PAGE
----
Hello, friends. I’ve made myself scarce around these parts lately — the usual outcome of a full plate and little room to separate the portions. These days of Advent waiting seem much more like days of doing, plates piled high and course melding with course. And, though I do love Christmas, it is usual for me to require many deeper breaths than normal this season, anxiety throbbing at the edges.

I suspect I’m not alone.

And it’s not just the tasks. In our world, so much is tinged with sadness or downright infused with it. What does it mean that Christmas is here?

For me, even over-the-top happy carols bring to mind those literally running for their lives; readings from Scripture prophesying Jesus’ coming pound with an awareness of the not-yet. I’m struggling to come to peace with all that remains broken as we celebrate.

Allowing the foretastes of peace, comfort and joy to be just that.

_____

This morning, my girls sleep in, and I sit at the base of our nine-foot tree, listening to Indie Christmas carols through my laptop. As you might remember, last year our Christmas tree’s top was lopped off in an unfortunate miscommunication, and I worried it would brown (though screwed back on) and crumble in a pile of sad needles to the floor.

This year, much of my time gazing upon our tree, the top 20 percent has remained unlit.

An imperfect Christmas, as always.

Yet I still wonder what I must do to make it all come to pass, to make this season memorable and magical for our children and where I even am in the midst of all the craziness. I lose myself, you see.

In the same day, I read twice these words of CS Lewis (from Mere Christianity) — in a study manual and in Edie Wadsworth’s powerful memoir, All the Pretty Things:
“Your real, new self (which is Christ’s and also yours, and yours just because it is His) will not come as long as you are looking for it. It will come when you are looking for Him.

And then this from 1 Thessalonians 5:
“Now may the God of peace himself sanctify you completely, and may your whole spirit and soul and body be kept blameless at the coming of our Lord Jesus Christ. He who calls you is faithful; he will surely do it.”

And this from Isaiah 9:
“His name shall be called Wonderful Counselor, Mighty God, Everlasting Father, Prince of Peace. Of the increase of his government and of peace, there will be no end, on the throne of David and over his kingdom, to establish it and to uphold it with justice and with righteousness from this time forth and forevermore. The zeal of the Lord of hosts will do this.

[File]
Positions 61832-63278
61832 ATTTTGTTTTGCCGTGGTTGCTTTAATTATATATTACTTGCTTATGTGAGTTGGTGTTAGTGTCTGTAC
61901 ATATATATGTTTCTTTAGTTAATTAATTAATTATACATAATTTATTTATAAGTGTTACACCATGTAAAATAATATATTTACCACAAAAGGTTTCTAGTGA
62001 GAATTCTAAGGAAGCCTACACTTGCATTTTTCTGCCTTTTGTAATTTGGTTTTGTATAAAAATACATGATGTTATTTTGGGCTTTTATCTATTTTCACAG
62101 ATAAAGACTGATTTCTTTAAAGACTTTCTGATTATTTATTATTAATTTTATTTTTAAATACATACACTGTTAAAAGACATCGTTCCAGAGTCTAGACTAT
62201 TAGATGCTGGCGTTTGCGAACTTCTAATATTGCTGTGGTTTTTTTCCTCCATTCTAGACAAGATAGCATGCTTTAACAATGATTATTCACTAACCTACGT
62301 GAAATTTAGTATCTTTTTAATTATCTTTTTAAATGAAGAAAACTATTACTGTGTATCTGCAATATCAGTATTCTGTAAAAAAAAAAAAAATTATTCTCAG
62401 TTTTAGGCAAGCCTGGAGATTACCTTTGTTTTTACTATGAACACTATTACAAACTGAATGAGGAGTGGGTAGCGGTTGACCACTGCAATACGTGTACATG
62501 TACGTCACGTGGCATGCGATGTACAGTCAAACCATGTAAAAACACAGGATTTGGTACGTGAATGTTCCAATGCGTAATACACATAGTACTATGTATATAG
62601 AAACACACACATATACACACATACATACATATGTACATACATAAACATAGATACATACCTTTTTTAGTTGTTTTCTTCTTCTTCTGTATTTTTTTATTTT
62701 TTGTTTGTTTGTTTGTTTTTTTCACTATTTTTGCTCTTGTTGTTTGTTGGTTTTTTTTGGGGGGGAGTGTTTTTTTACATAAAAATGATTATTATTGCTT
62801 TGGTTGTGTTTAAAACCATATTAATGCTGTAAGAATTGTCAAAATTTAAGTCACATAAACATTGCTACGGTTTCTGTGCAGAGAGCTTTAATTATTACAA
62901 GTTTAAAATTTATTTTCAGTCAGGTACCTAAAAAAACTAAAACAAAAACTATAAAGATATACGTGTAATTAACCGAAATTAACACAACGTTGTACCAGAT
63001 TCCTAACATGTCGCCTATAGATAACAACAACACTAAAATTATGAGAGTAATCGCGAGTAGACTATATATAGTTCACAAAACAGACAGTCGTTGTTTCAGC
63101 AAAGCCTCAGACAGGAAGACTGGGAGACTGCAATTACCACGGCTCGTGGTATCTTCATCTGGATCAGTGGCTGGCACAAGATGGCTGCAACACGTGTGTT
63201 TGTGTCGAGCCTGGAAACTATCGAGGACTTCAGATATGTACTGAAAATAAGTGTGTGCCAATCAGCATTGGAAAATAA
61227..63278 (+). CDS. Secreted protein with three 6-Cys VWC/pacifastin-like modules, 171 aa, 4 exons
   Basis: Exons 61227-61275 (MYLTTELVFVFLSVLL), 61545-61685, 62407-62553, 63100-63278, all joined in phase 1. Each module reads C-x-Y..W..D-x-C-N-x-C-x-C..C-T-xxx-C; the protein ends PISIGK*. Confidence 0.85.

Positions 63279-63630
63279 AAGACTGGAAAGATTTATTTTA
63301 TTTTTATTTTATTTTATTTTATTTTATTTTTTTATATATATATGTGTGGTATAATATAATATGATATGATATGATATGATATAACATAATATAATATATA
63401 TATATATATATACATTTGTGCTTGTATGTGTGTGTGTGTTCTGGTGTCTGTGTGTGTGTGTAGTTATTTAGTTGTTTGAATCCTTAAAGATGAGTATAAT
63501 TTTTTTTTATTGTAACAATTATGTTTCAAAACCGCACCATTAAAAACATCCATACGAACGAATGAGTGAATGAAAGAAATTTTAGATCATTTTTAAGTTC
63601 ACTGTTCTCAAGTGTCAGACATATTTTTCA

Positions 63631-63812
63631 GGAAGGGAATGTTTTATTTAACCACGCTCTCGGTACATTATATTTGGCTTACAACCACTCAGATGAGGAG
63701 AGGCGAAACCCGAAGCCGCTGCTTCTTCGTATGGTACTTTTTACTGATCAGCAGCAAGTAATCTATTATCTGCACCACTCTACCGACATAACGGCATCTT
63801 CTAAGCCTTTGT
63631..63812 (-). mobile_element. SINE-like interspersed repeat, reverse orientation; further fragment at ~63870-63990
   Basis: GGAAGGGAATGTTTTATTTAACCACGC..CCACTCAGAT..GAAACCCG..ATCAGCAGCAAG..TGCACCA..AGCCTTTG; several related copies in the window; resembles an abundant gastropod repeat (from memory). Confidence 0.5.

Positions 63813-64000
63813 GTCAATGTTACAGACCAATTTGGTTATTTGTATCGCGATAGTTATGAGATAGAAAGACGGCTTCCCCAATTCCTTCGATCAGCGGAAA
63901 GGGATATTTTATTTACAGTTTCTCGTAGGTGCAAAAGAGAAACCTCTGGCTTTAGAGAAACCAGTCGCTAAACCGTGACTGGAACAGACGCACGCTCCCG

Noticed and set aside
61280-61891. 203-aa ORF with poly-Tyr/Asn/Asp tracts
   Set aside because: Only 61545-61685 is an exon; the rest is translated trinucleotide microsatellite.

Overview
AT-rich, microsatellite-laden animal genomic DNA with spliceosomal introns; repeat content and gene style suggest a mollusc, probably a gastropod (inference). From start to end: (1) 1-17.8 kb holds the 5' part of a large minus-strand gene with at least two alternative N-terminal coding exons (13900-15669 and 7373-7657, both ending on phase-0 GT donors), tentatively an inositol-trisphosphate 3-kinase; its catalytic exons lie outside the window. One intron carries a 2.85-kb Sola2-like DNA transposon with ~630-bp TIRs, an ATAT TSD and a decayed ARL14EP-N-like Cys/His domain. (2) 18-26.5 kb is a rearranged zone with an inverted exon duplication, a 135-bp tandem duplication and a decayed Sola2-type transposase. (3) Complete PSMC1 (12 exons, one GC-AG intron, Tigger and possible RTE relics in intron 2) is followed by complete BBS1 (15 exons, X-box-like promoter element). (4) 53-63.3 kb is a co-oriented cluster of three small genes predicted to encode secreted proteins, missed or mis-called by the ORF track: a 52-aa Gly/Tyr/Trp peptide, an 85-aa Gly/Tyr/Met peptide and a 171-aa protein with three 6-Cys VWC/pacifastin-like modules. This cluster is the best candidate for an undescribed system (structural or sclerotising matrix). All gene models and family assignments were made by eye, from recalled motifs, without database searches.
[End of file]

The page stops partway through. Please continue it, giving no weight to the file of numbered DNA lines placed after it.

Emphasis added, but don’t you see: He will do this.

(Repeat to self: my identity, my tasks, my desires, my hopes — they ultimately are not about me.)

Though it shouldn’t be, I find myself startled once again, in light of Scripture, how little depends on me. Yes, this stark contrast of God come down rears up against internal and outer scripts that insist otherwise.

Yes, I’ve presents to wrap and gifts to check off the list, preparations to make and a tree to re-light. I don’t read that God will do that. I have real choices to make about how I will live and love and care. But my true self — and yours — our real lives are found not when we do more or differently or better. Our true selves are found in beholding not ourselves, but the life in the manger: the Prince of Peace.

Emanuel, God with Us.

Oh, come. Let us adore Him.

________

My prayer for you and me these last days before Christmas is that we might loosen our grips to receive what God himself has done — and will do — and that we might know a taste of peace. 

NOTE: These books have been a gift to me during this season — waiting as holy and the gristly beauty of broken lives being made new: Come, Lord, Jesus: The Weight of Waiting, by Kris Camealy and All the Pretty Things: The Story of a Southern Girl Who Went Through Fire to Find Her Way Home, by Edie Wadsworth.

 

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